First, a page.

Sears’ days are numbered. The once mighty retail behemoth is going extinct. Everyone knows the one-word cause of its demise: Amazon. This is ironic, as Sears got started doing exactly what Amazon is doing now: offering low prices and home delivery. But the larger point is this: In free markets, firms have to serve customers better than their rivals. Otherwise, even the most entrenched firms will fail.
At the turn of the 20th century, about half of America lived on farms. At the small-town general store where farmers shopped, selection was limited and prices were high. Entrepreneurs saw a way to benefit stranded rural consumers. Mail-order catalogs offered rural shoppers a greater variety of goods at lower prices. Sears became the top dog in the competitive mail-order market. As the late Nobel Prize-winning economist George Stigler aptly noted: “Sears, Roebuck and Co. and Montgomery Ward made a good deal of money in the process of improving our rural marketing structure, but I am convinced that they did more for the poor farmers of America than the sum total of the federal agricultural support programs … .”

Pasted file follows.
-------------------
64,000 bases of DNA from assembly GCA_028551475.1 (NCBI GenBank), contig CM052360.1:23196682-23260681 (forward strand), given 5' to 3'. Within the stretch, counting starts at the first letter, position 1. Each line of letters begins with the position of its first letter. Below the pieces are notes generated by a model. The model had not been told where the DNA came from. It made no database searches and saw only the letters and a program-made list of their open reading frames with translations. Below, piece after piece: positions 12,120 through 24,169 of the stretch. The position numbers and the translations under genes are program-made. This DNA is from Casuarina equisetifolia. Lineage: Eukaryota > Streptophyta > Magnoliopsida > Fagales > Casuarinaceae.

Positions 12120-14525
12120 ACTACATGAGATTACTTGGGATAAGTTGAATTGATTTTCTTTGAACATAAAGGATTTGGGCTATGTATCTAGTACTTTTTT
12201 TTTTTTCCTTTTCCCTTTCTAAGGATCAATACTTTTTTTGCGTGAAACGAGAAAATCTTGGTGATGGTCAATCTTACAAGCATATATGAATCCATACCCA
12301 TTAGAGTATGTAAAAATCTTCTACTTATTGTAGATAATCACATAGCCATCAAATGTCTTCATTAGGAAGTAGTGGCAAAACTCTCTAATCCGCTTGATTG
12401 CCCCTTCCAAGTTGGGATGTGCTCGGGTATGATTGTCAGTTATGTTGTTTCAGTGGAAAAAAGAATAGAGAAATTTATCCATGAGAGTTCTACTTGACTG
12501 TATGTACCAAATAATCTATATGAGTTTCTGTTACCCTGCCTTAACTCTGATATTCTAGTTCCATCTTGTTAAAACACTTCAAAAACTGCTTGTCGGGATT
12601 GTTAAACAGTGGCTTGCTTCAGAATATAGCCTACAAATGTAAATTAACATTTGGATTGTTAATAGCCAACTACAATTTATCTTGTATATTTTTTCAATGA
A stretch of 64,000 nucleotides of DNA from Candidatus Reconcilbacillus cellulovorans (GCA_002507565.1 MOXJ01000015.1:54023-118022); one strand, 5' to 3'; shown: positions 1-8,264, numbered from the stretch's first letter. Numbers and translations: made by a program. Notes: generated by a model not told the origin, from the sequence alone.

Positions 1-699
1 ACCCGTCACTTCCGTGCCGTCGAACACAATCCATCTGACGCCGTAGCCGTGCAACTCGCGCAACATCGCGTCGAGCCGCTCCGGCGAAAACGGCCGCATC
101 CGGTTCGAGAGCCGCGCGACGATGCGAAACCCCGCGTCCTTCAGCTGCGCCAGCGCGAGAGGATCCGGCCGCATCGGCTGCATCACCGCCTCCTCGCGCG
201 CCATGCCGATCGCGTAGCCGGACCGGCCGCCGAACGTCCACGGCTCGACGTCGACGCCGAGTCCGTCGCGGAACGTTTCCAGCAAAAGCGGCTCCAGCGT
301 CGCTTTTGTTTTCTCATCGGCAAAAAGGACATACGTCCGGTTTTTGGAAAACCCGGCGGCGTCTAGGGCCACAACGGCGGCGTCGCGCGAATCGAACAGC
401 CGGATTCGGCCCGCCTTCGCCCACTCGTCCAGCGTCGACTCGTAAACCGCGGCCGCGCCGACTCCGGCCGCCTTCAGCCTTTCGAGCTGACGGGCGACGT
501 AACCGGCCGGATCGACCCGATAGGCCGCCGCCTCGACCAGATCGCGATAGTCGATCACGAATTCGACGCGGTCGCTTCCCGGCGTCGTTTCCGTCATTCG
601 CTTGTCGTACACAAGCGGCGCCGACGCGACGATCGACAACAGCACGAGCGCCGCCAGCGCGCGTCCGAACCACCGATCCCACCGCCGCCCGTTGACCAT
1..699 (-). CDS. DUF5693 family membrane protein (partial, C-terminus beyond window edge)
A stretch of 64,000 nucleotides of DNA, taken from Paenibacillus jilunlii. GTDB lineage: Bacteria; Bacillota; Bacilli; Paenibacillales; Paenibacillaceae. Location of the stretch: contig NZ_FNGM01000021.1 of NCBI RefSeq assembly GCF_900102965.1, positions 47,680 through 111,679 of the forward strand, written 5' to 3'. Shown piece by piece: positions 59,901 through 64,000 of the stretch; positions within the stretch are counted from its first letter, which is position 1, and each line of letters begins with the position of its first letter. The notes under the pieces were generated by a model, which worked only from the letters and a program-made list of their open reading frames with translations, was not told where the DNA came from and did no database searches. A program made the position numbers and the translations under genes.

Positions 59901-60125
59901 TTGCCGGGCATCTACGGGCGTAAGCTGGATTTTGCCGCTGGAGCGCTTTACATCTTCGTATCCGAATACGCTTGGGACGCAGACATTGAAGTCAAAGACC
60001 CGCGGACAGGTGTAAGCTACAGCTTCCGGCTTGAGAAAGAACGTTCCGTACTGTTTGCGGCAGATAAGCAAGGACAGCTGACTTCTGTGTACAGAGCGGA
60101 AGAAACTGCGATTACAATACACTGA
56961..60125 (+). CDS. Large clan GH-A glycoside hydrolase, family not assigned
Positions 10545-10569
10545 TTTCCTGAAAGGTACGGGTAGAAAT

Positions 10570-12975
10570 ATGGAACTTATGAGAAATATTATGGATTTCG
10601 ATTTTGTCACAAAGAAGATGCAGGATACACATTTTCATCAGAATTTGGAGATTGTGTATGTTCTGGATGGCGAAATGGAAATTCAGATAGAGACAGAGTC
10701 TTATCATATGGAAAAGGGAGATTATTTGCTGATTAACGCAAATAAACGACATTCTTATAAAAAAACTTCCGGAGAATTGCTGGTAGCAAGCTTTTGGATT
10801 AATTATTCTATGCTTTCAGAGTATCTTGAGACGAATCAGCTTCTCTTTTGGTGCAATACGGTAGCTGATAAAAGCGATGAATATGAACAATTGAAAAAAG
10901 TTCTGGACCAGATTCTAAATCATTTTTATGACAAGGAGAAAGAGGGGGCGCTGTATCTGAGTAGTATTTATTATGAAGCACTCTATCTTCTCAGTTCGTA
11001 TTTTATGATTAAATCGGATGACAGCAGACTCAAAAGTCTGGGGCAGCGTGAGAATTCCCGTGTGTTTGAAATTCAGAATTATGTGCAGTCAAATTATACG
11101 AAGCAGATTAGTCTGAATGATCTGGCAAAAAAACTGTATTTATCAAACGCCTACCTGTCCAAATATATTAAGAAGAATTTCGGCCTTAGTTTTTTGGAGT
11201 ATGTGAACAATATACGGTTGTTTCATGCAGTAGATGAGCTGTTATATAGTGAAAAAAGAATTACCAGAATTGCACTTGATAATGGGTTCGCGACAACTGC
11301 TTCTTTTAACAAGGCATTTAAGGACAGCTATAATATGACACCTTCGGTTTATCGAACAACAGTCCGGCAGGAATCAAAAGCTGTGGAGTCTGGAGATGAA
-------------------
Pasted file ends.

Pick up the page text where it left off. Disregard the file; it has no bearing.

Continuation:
While farm families welcomed low-cost retail goods, local merchants fumed. Business historian Gordon Weil reports local merchants pressured local newspapers to refuse advertisements from Sears. Local merchants paid a dime for a surrendered mail order catalog. They even resorted to bigoted and racist attacks, circulating rumors that the owners of Sears were black or Jewish. It was to no avail; Sears prospered because it made its customers better off.
During the decades that followed World War I, Americans moved to the suburbs and acquired automobiles. American shopping preferences changed. The automobile made brick-and-mortar stores more convenient. Why wait for the mail when you can have it today? Sears adapted by opening retail outlets, beginning in downtown Evansville, Indiana, in 1925. By the 1970s, Sears was king of the mall culture that defined a generation of shoppers. Sears seemed invincible.
Yet technological innovations opened opportunities for Sears’ rivals to offer consumers even better packages of price, quality and selection. Walmart beat Sears on price, Nordstrom on quality and online retailers on selection. Sears did not keep up and is now going bankrupt. Sears is almost gone and now Amazon seems invincible. But Amazon take heed: If you fail the consumer, you too will go extinct.•
Bohanon and Curott are professors of economics at Ball State University. Send comments to firstname.lastname@example.org.